In a sign of the growing presence and visibility of women entrepreneurs, MassChallenge Boston has reached a new milestone in female participation: 51 percent of the start-ups in its 2018 cohort have at least one female founder, up from 48 percent in 2017.
In addition, this year’s roster represents a wide diversity of sectors, with 29 percent in general, retail, and consumer goods; 28 percent in high tech; 27 percent in health care and life sciences; 9 percent in social impact; and 7 percent in clean energy and tech.
“MassChallenge firmly believes that the best ideas can come from anyone, in any industry, from anywhere around the world,” says MassChallenge Boston managing director Kiki Mills Johnston. “This cohort is reflective of that vision and is well on its way to creating widespread impact.”
The early-stage start-ups in this year’s challenge emerged in a competitive process. Applications were reviewed by a set of more than 800 evaluators, including serial entrepreneurs, corporate executives, academicians, and investors, and the 128 participants selected represent the top 8 percent of more than 1,600 applicants hailing from 11 countries and 16 U.S. states.
Founded in 2010 in Boston, the nonprofit MassChallenge business accelerator has grown into an international operation. In locations worldwide, promising start-ups participate in a four-month accelerator program that provides free co-working space, workshops, hands-on support from mentors and experts, and access to a network of corporate partners.
In Boston, those developing physical products can take advantage of MADE@MassChallenge, a 5,000-square-foot research and development lab, and can participate in industry-specific programming tailored for social impact and food and beverage start-ups.
The challenge does not provide upfront funding, but participating start-ups can compete to win a piece of more than $1.5 million in no-equity cash awards at the program’s end.
Challenges and Supports for Women-Led Businesses
A recent report by BCG and MassChallenge revealed that just 2 percent of venture capital funds in 2017 went to female founders. And female founders of color received only .0006 percent of the tech venture funding raised between 2009–2017, according to data from Digital Undivided.
Despite these obstacles, businesses founded and co-founded by women actually perform better over time, generating 10 percent more in cumulative revenue over a five-year period, according to the BCG/MassChallenge report. For every dollar of funding, women-led start-ups generated 78 cents⎯more than double the 31-cent return on male-founded start-ups.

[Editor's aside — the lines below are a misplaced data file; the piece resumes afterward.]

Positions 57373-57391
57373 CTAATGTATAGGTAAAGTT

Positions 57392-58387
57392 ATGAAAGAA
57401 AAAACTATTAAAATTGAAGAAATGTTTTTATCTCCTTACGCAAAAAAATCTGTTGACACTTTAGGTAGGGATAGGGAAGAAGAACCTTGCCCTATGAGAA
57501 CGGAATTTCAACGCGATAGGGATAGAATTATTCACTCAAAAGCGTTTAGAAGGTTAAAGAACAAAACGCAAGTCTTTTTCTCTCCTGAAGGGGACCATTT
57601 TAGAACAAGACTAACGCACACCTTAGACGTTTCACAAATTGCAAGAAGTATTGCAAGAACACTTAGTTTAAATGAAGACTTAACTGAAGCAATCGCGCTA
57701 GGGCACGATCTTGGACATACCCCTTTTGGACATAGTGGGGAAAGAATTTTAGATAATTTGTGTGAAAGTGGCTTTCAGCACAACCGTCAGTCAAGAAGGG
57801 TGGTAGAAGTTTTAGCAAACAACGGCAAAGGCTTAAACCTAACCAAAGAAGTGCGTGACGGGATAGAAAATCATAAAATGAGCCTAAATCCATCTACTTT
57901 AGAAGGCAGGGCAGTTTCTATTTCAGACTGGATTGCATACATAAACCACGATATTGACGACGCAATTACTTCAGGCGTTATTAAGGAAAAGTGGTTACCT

Interviews for the BCG/MassChallenge study indicated that female founders tend to receive more pushback and challenges to their technical expertise during pitches. In addition, women tend to be more realistic in their financial projections and targets⎯and this honesty can translate to a liability in the face of funders “looking for the next moonshot,” as MassChallenge CEO John Harthorne puts it.
Thankfully, a growing number of business support and investor organizations are targeting their advice and services⎯and crucially, their dollars⎯to women-led businesses.
Golden Seeds, founded in 2003, and Pipeline Angels, founded in 2011, are examples of women-led angel investor networks paying special attention to women-led businesses. Women Who Tech runs start-up challenges around the world to help direct more funding to women-led tech start-ups. Portfolia is cultivating women as investors in businesses women care about.
Locally, the city of Boston has offered the Women Entrepreneurs Boston (WE BOS) initiative since 2015 to strengthen and grow the city’s female business ecosystem, and The Capital Network offers a fellowship for female entrepreneurs. At MassChallenge, a Women Founder’s Network helps create programming targeted to the needs of women entrepreneurs.
Will the women entrepreneurs of MassChallenge 2018 walk away with cash awards? Stay tuned⎯winners will be announced at the MassChallenge Boston Awards event on Oct. 17.
We caught up with three of the start-ups from the 2018 MassChallenge cohort to discuss how they got their ideas off the ground, what challenges they’ve faced, and the reality of being a woman in business. Read their stories below.